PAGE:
Wednesday, April 25

Goliath by Scott Westerfeld

The Leviathan has set its course for Russia but it is not the enemy they seek. Nicola Tesla is no ordinary man and he claims he has a weapon that could stop the war - Goliath.

Alek is fascinated by Tesla and wants him for an ally. Deryn, however, isn't so sure.

When circumstances threaten to reveal Deryn's identity, will she and Alek be pulled apart forever?

The stakes escalate in 'Goliath.' There is now a weapon that boasts nuclear-esque proportions. Alek must choose his priorities for the future. Deryn must decide if she is willing to risk losing Alek or her place on the Leviathan.

All in all, I was riveted. The dynamic between Alek and Deryn is riddled with delicious tension. I was squirming up until the very end, both eager for and dreadful of the trilogy's resolution.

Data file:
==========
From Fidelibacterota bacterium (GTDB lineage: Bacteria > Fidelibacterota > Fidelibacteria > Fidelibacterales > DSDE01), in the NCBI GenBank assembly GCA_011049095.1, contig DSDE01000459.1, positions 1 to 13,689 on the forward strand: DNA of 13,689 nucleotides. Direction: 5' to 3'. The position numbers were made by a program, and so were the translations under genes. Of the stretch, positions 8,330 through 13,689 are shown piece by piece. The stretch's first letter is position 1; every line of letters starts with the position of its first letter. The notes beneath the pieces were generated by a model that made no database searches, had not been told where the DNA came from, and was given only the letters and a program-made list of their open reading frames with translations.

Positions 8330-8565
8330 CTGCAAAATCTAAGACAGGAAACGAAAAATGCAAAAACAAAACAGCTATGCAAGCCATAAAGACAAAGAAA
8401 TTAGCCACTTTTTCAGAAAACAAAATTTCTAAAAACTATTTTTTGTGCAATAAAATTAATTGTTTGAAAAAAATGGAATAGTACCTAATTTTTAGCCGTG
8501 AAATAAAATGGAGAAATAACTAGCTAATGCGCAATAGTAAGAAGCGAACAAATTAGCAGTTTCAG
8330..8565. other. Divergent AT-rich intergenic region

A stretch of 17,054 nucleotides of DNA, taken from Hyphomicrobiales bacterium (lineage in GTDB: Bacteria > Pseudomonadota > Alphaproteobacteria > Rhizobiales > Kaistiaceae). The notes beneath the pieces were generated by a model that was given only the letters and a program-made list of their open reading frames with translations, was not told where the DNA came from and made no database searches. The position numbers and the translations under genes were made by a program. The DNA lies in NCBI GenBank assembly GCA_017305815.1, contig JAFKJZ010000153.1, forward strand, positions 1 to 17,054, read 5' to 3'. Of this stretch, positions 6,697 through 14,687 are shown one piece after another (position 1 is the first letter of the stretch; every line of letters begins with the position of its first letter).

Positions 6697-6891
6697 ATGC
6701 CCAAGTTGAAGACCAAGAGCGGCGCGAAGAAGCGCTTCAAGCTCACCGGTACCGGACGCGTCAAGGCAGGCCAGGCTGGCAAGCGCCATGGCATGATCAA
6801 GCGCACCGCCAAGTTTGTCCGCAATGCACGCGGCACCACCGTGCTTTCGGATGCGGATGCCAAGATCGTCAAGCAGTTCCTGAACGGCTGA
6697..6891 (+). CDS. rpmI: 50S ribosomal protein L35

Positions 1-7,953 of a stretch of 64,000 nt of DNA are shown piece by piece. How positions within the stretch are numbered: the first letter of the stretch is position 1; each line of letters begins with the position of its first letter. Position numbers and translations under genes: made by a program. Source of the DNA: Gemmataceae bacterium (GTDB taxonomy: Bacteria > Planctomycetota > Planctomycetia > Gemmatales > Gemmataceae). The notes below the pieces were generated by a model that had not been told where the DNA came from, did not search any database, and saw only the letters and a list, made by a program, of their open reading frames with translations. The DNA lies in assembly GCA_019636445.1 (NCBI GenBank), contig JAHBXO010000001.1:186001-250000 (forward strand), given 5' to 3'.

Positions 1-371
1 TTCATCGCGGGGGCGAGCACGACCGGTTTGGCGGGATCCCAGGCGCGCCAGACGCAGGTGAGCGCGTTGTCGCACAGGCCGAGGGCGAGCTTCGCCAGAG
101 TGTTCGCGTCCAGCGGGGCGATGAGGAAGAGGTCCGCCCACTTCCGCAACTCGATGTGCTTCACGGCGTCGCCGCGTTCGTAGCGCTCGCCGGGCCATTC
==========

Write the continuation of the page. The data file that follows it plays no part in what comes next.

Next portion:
Like the first two installments, I listened to it on audio, narrated by Alan Cumming. He is too good. So good he continued to keep me from Keith Thompson's brilliant illustrations. I sheepishly admit that I was eager to see some of the scenes from the story visually and there were a few moments that, alas, were not illustrated in the printed text. However, the brilliance of the moustache picture trumps all!

I was not disappointed by 'Goliath' and found the conclusion to be utmost satisfactory. I look forward to revisiting the Leviathan trilogy and seeking out more of Westerfeld's novels.

In accordance with the FTC, Quill Café would like to disclose that the reviewer purchased this book. The opinions expressed are hers alone and no monetary compensation was offered to her by the author or publisher. Cover art is copyright of Simon Pulse and is used solely as an aide to the review.

No comments: